Members of the Senate Finance Committee today voted 14-9 to pass the “chairman’s mark” of the America’s Healthy Future Act bill.
All Democrats on the panel voted for the bill, and Sen. Olympia Snowe, R-Maine, was the only Republican to cross party lines to vote for it.
“Is this bill all that I want?” Snowe asked. “Far from it. But when history calls, history calls.”
Snowe said she was voting to continue the process of working on the health reform issue; that she has grave concerns about what might happen when the AHFA bill is merged with the HELP bill, and when a health bill goes to the Senate floor; and that she might not vote for the health bill that emerges on the Senate floor.
The vote came after another long AHFA bill markup session.
The chairman’s mark of the AHFA bill, an alternative to a health bill developed by the Senate’s Health, Education, Labor and Pensions Committee, was developed by the Finance Committee staff under the direction of Senate Finance Committee Chairman Max Baucus, D-Mont. The committee sent a heavily revised version to the Congressional Budget Office and the Joint Committee on Taxation for review Oct. 2. The CBO released an analysis of the possible effects of the proposal on the federal budget deficit Oct. 7. The bill returned to the Finance Committee today for a final committee vote.
Now that the committee has approved the AHFA proposal, Senate leaders plan to combine it with the HELP bill, then bring a combined bill to the Senate floor for debate.
Baucus noted that the committee had spent more time on marking up the bill draft than it had spent on any single piece of legislation in decades.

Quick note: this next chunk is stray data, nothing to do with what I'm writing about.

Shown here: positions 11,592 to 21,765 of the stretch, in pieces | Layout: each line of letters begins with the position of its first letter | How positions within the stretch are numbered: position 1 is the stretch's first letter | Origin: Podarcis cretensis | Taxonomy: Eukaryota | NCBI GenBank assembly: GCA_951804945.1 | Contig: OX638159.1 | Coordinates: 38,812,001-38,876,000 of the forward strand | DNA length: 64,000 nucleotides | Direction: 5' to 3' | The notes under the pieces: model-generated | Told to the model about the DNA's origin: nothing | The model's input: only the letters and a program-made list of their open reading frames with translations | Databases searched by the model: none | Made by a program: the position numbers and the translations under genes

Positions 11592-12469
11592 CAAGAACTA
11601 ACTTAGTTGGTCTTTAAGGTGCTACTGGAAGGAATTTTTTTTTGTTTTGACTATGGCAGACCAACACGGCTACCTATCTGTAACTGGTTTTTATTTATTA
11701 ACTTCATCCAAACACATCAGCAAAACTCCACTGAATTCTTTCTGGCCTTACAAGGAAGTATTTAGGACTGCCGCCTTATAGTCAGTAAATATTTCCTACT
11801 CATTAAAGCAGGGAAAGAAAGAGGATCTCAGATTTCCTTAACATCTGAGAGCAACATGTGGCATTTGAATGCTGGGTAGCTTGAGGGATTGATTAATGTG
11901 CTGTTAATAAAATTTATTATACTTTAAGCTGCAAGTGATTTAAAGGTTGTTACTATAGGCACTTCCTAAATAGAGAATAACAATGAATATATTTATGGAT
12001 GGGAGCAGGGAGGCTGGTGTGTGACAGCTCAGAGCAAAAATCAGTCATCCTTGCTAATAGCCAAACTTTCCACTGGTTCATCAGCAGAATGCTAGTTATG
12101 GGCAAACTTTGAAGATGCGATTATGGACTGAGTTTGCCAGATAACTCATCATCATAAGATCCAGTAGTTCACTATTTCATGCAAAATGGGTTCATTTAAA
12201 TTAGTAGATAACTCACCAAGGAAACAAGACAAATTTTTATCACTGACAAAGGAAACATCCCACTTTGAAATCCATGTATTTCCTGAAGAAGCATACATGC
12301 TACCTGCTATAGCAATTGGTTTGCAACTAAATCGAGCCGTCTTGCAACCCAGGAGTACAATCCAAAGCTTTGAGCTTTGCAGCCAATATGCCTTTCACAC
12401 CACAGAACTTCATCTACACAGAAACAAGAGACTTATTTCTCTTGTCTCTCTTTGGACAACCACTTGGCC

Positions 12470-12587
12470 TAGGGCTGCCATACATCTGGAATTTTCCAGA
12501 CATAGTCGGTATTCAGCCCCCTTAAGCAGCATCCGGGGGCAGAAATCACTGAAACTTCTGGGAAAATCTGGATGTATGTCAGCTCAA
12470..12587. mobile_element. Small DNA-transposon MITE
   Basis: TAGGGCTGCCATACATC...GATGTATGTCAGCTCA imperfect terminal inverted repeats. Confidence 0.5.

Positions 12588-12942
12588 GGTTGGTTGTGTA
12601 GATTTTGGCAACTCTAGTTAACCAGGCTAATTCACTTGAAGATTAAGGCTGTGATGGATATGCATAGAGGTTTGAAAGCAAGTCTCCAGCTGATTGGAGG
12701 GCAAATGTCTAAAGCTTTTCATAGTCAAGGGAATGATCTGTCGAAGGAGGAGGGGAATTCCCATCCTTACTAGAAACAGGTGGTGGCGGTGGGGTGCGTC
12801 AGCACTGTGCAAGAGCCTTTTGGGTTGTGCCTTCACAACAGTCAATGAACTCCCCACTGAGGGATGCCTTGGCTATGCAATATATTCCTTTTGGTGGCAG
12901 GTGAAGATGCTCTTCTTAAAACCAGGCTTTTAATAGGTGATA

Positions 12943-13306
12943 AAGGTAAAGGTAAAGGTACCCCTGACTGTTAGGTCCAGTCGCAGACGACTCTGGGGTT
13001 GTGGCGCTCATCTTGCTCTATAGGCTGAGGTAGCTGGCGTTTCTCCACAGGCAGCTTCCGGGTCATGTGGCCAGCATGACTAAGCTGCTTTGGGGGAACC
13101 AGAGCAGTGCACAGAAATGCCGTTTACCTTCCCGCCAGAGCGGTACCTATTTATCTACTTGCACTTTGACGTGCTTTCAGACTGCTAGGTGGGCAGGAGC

He led the Finance Committee in singing “Happy Birthday” to Sen. Maria Cantwell, D-Wash., who responded by joking that she thought the process of drafting the AHFA bill would go on so long that the committee would end up celebrating the birthday anniversaries of all of its members.
Republicans on the committee blasted the draft and the process that produced it.
“We tried to take the chairman’s mark in a different direction,” said Sen. Charles Grassley, R-Iowa, the highest-ranking Republican on the committee. “We were rebuffed at every step.”
Sen. Jim Bunning, R-Ky., complained that the committee had not sent the Congressional Budget Office analysts – who were in charge of estimating the effects of the bill on the federal budget deficit – the final statutory language.
Sen. Jon Kyl, R-Ariz., said that, in some cases, the CBO used assumptions that appear to be different than those included in the bill draft summary. The CBO, for example, assumed that a proposed fine that would be imposed on people who fail to buy health coverage would increase along with inflation, but the AHFA summary shows that the fines would not be indexed.
Because of the omissions, “the estimated cost of the bill is incorrect,” Kyl said.
Sen. Orrin Hatch, R-Utah, said the process of reviewing the bill has been too rushed for the CBO to prepare an analysis of how the bill might affect insurance premiums.
Hatch also pointed to a prediction in a Joint Committee on Taxation analysis that the combined effects of various components of the bill might increase the marginal tax rate for a family of 4 with $34,200 in annual wage income to 59%, meaning that, after subtracting federal taxes and health costs, the family would get to keep only 31 cents of every dollar earned over $34,200.
Sen. Pat Roberts, R-Kan., questioned the credibility of AHFA proposal provisions that call for the government to hold down the rate of increase in Medicare provider payments each year. In reality, whenever Congress has tried to impose similar provider payment increase slowdown in the past, it always has come back and voted for a funding supplemental, he said.
“I think this is where the big shell game comes in,” Roberts said.